New EPA Rule Targets 200+ Chemical Plants

( – The Environmental Protection Agency (EPA) brought a new rule into force on Tuesday, April 9, that will force petrochemical plants to lower their emissions of chemicals linked to cancer.

The rule targets six different chemicals, including ethylene oxide, used in the medical industry to sterilize equipment, and chloroprene, which is used in the process of making the rubber used in shoes. Almost half of the 218 plants subject to the new standards are situated in Louisiana or Texas, including several plants located in the area colloquially known as “cancer alley”, an 85 mile stretch of land near the Mississippi River which accounts for a quarter of the U.S. petrochemical production.

The April change in regulation should cut emissions of these potentially carcinogenic chemicals by 6,200 tons each year and should benefit the 104,000 people in the U/S. currently living within 6 miles of affected plants, according to the EPA, which says that the cancer risk for locals will be reduced by 96%. As part of the new rule, these petrochemical plants will need to introduce fence-line monitoring which will allow them to identify leaks to be repaired should they meet the EPA’s threshold.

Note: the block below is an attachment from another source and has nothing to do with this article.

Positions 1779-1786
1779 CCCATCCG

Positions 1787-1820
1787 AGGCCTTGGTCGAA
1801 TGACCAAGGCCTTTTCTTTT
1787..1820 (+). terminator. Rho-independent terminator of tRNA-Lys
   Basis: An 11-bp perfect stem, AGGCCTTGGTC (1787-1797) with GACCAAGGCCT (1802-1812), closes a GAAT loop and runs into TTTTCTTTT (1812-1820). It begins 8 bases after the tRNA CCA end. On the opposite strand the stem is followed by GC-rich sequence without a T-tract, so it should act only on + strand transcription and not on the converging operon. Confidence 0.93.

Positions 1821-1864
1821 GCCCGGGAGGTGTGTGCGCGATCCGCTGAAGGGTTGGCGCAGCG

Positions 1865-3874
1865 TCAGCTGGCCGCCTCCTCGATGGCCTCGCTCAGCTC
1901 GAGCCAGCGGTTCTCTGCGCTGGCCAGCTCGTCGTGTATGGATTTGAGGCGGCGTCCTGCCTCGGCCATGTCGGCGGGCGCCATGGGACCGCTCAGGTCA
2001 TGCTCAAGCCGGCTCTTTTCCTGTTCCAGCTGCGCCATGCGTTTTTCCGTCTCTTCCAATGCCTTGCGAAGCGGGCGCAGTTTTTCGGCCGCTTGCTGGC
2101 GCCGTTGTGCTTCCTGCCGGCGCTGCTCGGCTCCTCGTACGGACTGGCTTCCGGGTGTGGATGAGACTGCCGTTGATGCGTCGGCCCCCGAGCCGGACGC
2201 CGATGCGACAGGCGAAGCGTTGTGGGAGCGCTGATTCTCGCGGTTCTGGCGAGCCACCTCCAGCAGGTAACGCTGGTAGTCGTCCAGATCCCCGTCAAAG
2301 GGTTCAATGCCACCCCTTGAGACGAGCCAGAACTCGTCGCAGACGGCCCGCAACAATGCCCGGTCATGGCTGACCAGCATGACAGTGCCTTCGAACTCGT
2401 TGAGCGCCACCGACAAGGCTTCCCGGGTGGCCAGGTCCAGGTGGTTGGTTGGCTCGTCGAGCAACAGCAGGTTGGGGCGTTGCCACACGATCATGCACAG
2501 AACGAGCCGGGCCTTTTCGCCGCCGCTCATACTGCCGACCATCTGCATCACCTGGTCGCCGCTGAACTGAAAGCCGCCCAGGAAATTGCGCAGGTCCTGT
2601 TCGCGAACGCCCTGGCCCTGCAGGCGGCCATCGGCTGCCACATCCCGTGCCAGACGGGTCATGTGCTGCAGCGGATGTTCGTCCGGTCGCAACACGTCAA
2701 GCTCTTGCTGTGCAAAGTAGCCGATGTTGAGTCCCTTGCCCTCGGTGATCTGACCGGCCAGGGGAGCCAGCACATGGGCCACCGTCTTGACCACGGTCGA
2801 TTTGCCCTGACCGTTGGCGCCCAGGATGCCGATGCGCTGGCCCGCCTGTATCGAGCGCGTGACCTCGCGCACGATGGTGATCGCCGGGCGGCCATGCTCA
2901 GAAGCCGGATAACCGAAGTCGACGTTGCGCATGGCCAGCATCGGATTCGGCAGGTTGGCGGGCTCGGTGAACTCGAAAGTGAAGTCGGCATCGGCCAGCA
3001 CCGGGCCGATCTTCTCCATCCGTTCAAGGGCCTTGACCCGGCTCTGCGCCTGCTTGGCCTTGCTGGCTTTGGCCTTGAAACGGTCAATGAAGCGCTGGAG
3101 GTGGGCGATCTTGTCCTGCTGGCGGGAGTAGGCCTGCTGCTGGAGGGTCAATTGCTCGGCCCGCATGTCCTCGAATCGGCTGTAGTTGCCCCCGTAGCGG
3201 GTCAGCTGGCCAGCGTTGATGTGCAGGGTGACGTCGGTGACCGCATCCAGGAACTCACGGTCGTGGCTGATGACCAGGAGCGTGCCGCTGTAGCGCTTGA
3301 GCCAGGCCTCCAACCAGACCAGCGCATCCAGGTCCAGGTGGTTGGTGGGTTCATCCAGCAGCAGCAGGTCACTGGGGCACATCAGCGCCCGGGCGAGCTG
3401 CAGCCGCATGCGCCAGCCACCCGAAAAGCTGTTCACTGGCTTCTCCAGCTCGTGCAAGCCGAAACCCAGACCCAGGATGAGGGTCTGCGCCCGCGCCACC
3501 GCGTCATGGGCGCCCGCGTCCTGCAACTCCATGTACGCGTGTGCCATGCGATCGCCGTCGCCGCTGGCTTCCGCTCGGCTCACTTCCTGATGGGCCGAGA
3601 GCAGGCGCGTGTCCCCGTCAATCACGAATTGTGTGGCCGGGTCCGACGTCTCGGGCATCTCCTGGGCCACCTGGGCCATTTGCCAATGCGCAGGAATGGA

It is the second new rule from the EPA in as many months aimed at reducing the emission of these particular chemicals, with a new regulation in March aimed specifically at the ethylene oxide created by commercial sterilizing products. The two rules combined should reduce emissions by 80%, according to the agency.

Denka, a Japanese company that bought the DuPont rubber production plant in 2016 and was previously sued by the Department of Justice in 2023 over allegations of unsafe chloroprene emissions, has released a statement in opposition to the new ruling. Denka maintains that the EPA’s actions are “unsupported by the law or science”. Denka’s plant, which operates within the so-called “cancer alley” has been targeted by protestors living in the area, although it says it has already invested $35 million into reducing its chemical emissions. Rep. Troy Carter (D-La.) called the newest EPA rule a “monumental step” towards better safeguarding of the American environment and human health.

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